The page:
give a Court room amply large enough for the want of the County.” On March 15, 1847, the contract for building a new Court House was awarded to Samuel Fowler and Moses R. Andrews, of New York, for the sum of $13,000. Amos A. Harrison, supervising architect, was paid $207.90. Amos Harrison did the carpentry work and General Lyman Edwards put on the tin roof. They brought some sailors from New York to take down the old steeple. The old iron weathervane was sifted from the ashes. Mahlon Hurd, John Struble, and John Slockbower did the mason work, while Robert Gray presided at the mortar bed. Sheriff Andrew Shiner was the general boss. Another attempt was made in May 1847 to suspend work and chose a new location, but the motion was defeated. Sheriff Osborne occupied the new building, built upon the old walls, on April 1, 1848. On May 1, 1848, the Sussex Courts opened in their new quarters. In May 1848, the Building Committee reported that $14,583.48 (out of an appropriation of $15,000) had been expended on the new building.

Several amendments have been made over the years. In May 1864, windows were installed “in front of the Court House in the rooms over each side of the vestibule.” In December 1870, painters "blocked off" the exterior in imitation of granite and free-
stone. The stone wall and terrace below the Court House were completed in May 1874. Two more windows were cut into the front in 1885. In March 1910, a new bird house, double in size, took place of old house on roof of the Court House. It has 62 apartments and was designed for purple martins.

The Clerk's and Surrogate's Office was declared "unfit for use" in 1859 and the Board of Chosen Freeholders appropriated $3,000 in May of that year to build new offices. The old building, which stood on the Green, was demolished in August 1859. Contractors Brink & Knox completed the work in June 1860, constructing a cross-gabled, one-story office of brick.

In 1872, the County Park was enclosed by a fence of posts and chain and a stone wall, two feet high, was built on the lower side with rings in the wall for hitching horses. County officials first restricted pedestrians to the present walkways in 1889, planting grass and forbidding political gatherings. Mason John Biggs raised the stone wall on the lower side of the Park in October 1891. The Civil War Monument and the Hill drinking fountain were erected in 1895. A "Formidable" cannon and stack of cannon balls were placed on a concrete base in October 1905. Tar rock walks were installed in 1908.

The Freeholders awarded the contract to remodel the Surrogate and Clerk's Office in the County park to contractors O'Donnell & McManiman in July 1907. According to the design of architect J. J. Vreeland, of Dover, the old building was raised to two stories, requiring the addition of 8 feet to the original walls. The building was treated "in the Renaissance order of architecture." A metal cornice and tin roof were installed. The entrance porch, 8 feet wide, was flanked by "two large Gothic columns." The corridor was furnished with "a paneled ceiling and marbleized metal wainscoting 4 feet high." A metal ceiling, tarazza floors and fire-proof window frames safekept the documents stored in teh Clerk's vault. An oak staircase rose to the second story, which included a large toilet room, center hall, the Surrogate's Office and the Freeholders' Meeting Room. The improvements were completed in March 1908. With the completion of the County Hall of Records in 1930, the former offices of teh Clerk and Surrogate were renamed the County Park Building. In 1931, the Freeholders awarded contracts to alter the first floor, formerly occupied by the County Clerk, for use of County Engineer Harvey Snook. At that time, two windows were installed on the Park Place side of the building.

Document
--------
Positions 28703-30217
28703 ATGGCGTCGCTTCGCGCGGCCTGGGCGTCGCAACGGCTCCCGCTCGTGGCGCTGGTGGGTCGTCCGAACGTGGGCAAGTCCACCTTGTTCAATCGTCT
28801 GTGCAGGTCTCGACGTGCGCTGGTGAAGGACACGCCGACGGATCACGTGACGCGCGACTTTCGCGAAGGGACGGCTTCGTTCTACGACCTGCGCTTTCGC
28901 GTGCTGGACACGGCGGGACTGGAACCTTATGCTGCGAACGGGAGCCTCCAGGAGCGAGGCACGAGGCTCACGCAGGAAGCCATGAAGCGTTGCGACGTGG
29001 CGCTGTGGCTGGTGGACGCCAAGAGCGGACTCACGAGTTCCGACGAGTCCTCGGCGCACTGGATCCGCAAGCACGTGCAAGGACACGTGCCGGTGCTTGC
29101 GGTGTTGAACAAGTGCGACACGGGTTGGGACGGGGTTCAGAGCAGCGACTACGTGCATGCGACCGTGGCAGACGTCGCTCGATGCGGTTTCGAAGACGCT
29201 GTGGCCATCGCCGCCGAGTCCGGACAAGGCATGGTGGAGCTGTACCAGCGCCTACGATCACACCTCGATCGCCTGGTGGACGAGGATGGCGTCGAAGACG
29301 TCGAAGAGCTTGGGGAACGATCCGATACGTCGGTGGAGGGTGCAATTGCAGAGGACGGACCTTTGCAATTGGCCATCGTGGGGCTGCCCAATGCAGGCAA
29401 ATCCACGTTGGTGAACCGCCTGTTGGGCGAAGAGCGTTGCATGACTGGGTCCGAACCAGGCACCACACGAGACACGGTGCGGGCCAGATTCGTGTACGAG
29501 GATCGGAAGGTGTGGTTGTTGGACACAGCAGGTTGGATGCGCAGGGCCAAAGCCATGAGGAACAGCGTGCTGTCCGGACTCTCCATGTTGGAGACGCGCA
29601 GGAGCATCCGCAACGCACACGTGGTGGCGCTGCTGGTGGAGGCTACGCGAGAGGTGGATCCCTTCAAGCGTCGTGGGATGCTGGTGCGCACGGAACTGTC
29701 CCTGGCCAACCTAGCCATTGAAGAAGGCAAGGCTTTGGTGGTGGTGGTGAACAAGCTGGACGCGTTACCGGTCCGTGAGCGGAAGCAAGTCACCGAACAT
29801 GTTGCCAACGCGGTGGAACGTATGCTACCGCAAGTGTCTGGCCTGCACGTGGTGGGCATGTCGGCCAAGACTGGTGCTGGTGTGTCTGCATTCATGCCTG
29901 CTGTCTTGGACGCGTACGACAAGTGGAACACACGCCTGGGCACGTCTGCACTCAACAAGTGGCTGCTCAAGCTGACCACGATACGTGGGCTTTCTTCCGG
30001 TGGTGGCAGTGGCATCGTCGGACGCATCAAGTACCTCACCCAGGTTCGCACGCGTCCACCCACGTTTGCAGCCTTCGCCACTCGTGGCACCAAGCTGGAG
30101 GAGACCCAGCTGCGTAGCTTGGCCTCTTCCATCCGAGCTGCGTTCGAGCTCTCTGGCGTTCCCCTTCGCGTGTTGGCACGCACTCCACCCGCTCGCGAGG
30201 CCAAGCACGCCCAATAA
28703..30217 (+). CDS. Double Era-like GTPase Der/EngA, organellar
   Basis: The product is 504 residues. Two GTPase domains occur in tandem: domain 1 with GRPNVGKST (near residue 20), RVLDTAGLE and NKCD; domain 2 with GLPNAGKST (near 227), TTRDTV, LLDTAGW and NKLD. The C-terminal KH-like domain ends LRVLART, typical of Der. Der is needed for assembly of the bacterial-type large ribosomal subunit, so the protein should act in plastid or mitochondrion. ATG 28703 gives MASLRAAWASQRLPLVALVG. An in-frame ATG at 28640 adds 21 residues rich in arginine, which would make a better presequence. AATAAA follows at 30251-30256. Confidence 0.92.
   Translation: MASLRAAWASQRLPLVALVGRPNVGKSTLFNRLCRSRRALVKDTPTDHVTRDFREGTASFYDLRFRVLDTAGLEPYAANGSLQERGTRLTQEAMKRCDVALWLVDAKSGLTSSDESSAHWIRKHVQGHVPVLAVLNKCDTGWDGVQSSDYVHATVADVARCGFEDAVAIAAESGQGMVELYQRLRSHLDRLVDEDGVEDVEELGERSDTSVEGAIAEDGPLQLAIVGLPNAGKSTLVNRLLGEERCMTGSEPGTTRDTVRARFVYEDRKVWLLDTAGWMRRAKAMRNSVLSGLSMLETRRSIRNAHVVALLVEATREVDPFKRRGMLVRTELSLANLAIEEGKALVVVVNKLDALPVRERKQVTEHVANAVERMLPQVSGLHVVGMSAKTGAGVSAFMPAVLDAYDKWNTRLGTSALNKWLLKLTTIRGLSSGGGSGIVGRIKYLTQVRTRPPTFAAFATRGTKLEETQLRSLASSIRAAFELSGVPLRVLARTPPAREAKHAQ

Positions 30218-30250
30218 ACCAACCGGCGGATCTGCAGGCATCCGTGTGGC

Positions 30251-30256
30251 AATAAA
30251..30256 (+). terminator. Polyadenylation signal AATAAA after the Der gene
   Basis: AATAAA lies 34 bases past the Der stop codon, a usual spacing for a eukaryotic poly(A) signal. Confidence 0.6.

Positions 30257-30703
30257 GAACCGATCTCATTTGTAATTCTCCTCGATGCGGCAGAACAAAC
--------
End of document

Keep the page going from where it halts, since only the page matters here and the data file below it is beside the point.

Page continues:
On December 29, 1910, a fire damaged the courtroom and attic of the Court House, wrecking the cupola. In April 1911, contracts worth $7,461 for improvements to the Court House were awarded to Thomas Farrell, carpenter, and to O’Donnell & McManiman, masons. The interior of the main court room was extensively redecorated: the Judge’s desk, bar doors and trimmings of the main court room, the Judges, Counsel and Pettit Jury rooms and hallways were made of red gum wood. The main body of the room with high-backed benches were supplied by Fitzgerald Spear Co. of Penn Argyl. Old-style windows were replaced with plate glass windows, one glass pane to each sash.

Courthouse PDF
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NEW ADDITION: Coming up on 20 years on the fight to save the court house and the surrounding streetscape. Included here a 2.1 mg pdf file of newspaper clippings from that time period. Need Acrobat Reader to open file. – D.Powell.

Copyright 2000 Kevin W. Wright. All rights reserved.